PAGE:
The new international accounting standard for insurance contracts to be implemented in 2021, IFRS 17, could temporarily increase the cost of capital for European insurers due to investors’ concerns over IFRS restatement effects.
In an audience poll of investors, insurance issuers, bankers and others with an interest in the insurance market at Fitch’s Insurance Roadshow in London, 39% thought IFRS 17 would increase insurers’ cost of capital, only 13% thought it would reduce the cost.
Fitch Ratings said; “We think some generalist investors may be driven away by the challenge of having to get to grips with IFRS 17 and its complicated “day one” restatement effects.”
The IFRS 17 aims to improve consistency and comparability among insurers reporting in different jurisdictions, this is expected to reduce the “opacity premium” that investors often demand for the perceived lack of transparency.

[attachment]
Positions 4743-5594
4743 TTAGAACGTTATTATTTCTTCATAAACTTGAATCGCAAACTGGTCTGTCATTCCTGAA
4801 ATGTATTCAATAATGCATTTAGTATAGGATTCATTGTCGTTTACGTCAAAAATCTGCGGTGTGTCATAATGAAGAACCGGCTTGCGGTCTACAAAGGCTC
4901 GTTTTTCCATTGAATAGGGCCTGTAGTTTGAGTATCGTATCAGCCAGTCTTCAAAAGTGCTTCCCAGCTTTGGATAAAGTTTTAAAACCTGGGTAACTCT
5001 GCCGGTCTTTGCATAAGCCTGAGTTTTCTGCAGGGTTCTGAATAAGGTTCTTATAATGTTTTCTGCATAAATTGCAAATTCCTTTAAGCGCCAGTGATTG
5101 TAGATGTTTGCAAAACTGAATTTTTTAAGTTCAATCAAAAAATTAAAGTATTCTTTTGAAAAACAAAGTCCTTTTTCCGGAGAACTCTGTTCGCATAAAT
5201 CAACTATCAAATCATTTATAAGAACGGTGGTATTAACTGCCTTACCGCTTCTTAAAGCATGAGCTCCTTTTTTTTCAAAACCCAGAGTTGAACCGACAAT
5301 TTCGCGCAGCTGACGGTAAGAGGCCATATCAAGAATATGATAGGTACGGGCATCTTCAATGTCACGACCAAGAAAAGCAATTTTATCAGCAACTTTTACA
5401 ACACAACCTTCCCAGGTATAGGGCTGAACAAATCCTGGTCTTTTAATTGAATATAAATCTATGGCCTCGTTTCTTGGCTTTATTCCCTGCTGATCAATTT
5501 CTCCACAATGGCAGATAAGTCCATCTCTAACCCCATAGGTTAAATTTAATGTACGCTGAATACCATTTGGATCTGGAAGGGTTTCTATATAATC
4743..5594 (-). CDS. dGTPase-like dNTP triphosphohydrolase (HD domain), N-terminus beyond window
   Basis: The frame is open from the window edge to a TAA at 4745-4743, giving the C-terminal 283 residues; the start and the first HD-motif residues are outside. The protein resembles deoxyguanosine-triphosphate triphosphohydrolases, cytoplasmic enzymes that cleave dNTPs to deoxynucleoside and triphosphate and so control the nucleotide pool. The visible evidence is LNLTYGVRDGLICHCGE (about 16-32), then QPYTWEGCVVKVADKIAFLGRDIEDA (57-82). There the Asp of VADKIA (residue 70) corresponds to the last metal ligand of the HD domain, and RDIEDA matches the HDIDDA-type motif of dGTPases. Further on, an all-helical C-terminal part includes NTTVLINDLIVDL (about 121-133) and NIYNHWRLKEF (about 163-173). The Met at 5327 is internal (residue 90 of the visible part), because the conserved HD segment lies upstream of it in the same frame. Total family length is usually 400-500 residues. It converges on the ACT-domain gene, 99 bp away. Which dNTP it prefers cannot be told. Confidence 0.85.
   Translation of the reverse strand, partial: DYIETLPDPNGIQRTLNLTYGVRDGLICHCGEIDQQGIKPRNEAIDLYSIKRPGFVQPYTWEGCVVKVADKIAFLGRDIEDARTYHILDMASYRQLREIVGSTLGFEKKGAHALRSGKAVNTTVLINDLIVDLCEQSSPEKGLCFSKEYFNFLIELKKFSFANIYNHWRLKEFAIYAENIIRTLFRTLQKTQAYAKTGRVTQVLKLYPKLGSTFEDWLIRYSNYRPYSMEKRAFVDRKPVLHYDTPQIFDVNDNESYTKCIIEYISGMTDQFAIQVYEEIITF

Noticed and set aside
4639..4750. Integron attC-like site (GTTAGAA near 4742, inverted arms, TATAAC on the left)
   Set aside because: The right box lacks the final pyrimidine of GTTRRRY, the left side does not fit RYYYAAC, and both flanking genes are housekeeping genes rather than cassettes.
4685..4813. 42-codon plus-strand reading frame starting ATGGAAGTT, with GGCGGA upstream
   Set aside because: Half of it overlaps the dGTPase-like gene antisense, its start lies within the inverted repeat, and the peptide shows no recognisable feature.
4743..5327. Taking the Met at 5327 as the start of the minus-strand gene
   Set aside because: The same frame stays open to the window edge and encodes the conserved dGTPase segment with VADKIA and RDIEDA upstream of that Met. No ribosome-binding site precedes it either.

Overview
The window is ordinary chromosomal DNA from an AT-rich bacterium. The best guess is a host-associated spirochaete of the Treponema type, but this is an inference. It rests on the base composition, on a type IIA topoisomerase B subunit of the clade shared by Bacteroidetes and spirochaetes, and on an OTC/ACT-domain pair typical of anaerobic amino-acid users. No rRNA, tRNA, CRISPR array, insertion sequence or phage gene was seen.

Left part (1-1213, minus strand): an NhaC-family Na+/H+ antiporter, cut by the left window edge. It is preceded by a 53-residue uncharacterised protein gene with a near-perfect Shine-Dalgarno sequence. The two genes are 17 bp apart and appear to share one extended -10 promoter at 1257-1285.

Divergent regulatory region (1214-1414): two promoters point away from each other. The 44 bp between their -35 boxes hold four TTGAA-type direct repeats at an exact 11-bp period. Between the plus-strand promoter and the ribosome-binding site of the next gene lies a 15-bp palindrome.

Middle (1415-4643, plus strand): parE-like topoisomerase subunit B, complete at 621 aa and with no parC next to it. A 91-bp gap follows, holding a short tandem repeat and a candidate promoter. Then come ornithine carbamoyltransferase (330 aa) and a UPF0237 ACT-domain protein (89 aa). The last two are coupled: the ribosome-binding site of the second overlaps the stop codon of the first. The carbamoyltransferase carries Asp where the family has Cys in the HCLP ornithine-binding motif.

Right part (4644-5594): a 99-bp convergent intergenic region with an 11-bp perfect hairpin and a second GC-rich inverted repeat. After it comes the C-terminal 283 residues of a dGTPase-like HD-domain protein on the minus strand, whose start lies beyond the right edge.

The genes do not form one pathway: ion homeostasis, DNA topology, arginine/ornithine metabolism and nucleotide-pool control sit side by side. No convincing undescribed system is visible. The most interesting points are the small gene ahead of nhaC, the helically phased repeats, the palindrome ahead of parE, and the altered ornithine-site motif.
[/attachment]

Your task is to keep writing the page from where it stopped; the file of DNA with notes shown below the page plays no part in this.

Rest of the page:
As with other changes in financial reporting, IFRS 17 could create some initial confusion in the investor space as it adjusts to the new analytical metrics.
However, over time, investors will come to grips with and gain trust in the changes, and cost of capital could fall back with less opacity premiums for the sector, and Fitch said “ultimately perhaps below the pre-IFRS 17 level.”
Fitch said current comparability in reporting standards is poor as practices vary significantly between jurisdictions and accounting liabilities are also often based on assumptions that are outdated compared to current economic conditions.
The IFRS 17 is due to replace the existing IFRS 4 standard from 1 January 2021, although industry lobbying may impede its adoption in some jurisdictions, and it won’t be adopted in the U.S.
The rating agency doesn’t expect the new legislation to impact on insurers’ ratings or significantly affect their balance sheets.